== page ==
A skin tag is small piece of skin, usually, but not necessarily, on a stalk; the medical term being ‘Acrochordon’. Freezing a skin tag is possible because they come up on the neck, shoulders, face, and other exposed regions of the skin, either as a response to irritation, or to aging. Most skin tags do not require treatment but, occasionally, they arise in a place that may be irritating, such as on the neck where it is rubbed by a collar, or unsightly, such as on the eyelids.
Skin tags are normally benign but if there are any changes in color, size, shape or there is any bleeding from the tags, then they should be checked by a doctor to ensure there is no malignancy there. There are various methods of removal of skin tags, but the most popular is by freezing, also known as cryotherapy (from the Greek, meaning cryo – cold and therapy – cure).
Freezing a skin tag can be done in several ways; by using an applicator, such as a swab, dip it in the cryogen (the extremely cold substance, usually liquid nitrogen) and then apply it briefly to the skin tag. This is typically done in a few seconds, so freezing a skin tag does not require a local anesthetic. Another method of freezing a skin tag is to spray the cryogen on to the tag directly.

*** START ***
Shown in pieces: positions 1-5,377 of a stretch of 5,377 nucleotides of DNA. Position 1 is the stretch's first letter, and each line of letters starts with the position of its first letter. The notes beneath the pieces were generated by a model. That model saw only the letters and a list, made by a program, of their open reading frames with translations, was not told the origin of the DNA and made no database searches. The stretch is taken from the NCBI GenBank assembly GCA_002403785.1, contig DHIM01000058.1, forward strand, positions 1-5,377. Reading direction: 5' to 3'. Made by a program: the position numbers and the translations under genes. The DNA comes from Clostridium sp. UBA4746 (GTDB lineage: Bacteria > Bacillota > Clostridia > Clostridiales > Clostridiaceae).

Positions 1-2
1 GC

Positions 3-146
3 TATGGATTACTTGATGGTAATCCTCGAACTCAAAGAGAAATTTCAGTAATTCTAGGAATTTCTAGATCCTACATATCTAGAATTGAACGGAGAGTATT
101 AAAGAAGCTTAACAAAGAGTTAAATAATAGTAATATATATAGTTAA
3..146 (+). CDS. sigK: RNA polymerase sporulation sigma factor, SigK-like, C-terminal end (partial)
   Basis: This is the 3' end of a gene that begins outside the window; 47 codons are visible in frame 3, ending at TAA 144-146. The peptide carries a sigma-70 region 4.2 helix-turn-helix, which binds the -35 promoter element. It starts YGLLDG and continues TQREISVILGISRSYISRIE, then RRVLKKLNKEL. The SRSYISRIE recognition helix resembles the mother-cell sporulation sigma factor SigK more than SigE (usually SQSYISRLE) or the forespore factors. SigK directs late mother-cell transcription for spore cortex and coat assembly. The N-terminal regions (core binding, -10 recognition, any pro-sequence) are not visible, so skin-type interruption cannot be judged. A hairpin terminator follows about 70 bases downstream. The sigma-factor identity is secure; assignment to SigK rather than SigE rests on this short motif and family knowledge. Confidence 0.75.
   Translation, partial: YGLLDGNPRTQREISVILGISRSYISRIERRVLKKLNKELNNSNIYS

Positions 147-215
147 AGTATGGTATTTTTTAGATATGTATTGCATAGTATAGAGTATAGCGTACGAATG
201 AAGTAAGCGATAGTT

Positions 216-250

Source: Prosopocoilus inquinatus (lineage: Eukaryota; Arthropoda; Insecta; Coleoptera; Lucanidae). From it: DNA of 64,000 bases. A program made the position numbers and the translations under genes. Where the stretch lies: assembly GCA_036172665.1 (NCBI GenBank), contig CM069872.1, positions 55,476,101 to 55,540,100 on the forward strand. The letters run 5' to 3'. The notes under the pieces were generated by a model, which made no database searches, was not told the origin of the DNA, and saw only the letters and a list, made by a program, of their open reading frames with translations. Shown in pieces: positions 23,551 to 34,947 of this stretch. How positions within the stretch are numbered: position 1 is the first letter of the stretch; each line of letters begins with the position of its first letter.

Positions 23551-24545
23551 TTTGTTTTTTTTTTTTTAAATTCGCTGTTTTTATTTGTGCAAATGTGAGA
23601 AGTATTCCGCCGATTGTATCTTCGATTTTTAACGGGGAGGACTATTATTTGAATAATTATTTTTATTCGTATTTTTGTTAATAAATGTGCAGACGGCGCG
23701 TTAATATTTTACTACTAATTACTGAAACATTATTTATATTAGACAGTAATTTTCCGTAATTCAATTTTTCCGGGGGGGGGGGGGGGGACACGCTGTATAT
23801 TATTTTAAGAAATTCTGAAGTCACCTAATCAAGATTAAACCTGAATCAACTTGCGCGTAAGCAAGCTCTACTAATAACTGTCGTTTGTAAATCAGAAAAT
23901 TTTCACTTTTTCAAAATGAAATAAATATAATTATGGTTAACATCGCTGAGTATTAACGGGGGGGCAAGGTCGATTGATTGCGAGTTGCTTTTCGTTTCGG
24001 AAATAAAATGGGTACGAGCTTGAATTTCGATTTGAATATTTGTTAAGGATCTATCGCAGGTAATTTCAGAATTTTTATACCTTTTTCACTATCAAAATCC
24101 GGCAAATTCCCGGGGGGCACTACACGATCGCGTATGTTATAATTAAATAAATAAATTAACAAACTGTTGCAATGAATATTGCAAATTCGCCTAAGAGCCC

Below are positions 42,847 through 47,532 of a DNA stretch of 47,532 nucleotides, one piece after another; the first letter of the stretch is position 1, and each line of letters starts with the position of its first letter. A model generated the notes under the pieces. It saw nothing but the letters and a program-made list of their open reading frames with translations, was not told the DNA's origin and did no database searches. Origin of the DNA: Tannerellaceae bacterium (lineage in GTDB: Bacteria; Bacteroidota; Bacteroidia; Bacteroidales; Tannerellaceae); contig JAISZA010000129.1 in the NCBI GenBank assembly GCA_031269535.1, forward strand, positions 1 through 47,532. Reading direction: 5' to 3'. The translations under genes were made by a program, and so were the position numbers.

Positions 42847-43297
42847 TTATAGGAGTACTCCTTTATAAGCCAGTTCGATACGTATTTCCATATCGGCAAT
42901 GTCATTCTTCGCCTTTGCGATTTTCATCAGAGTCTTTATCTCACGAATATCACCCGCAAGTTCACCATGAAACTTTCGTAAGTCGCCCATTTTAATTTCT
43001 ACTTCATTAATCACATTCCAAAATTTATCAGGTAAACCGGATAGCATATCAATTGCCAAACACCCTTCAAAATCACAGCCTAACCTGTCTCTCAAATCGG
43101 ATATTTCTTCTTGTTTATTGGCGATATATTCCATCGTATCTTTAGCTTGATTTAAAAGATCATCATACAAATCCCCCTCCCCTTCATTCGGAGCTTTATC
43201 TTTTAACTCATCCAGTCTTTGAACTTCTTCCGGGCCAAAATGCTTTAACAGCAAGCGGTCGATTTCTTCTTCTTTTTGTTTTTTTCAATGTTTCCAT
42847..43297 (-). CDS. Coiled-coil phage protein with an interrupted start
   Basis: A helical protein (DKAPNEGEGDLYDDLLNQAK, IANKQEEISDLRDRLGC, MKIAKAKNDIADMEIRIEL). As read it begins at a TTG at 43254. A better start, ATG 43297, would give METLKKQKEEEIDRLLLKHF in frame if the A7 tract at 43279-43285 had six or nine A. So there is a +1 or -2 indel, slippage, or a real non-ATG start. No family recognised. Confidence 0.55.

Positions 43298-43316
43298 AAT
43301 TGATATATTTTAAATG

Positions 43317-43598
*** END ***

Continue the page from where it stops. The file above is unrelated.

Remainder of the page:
A third usage in freezing a skin tag is by a probe being pre-frozen in the cryogen and applied to the skin tag. All methods of freezing a skin tag offer a good result, with few side effects, although a second round of treatment may be needed for some persistent tags. Freezing a skin tag is the best option in most cases, because it is non-invasive, thus avoiding infection arising in the skin tag. There are always risks in surgery and the elderly do not tolerate surgery as well as they do freezing a skin tag.
Also there is little risk of damaging healthy tissue whilst freezing a skin tag, whereas surgery may leave slight scarring. Other benefits of freezing a skin tag is that it takes between seconds and a matter of minutes to complete, depending upon the size and location of the skin tag, and the method of freezing the skin tag, as described above. In a dermatology out-patient department, freezing a skin tag is a product line treatment, enabling a fast turnover of patients.
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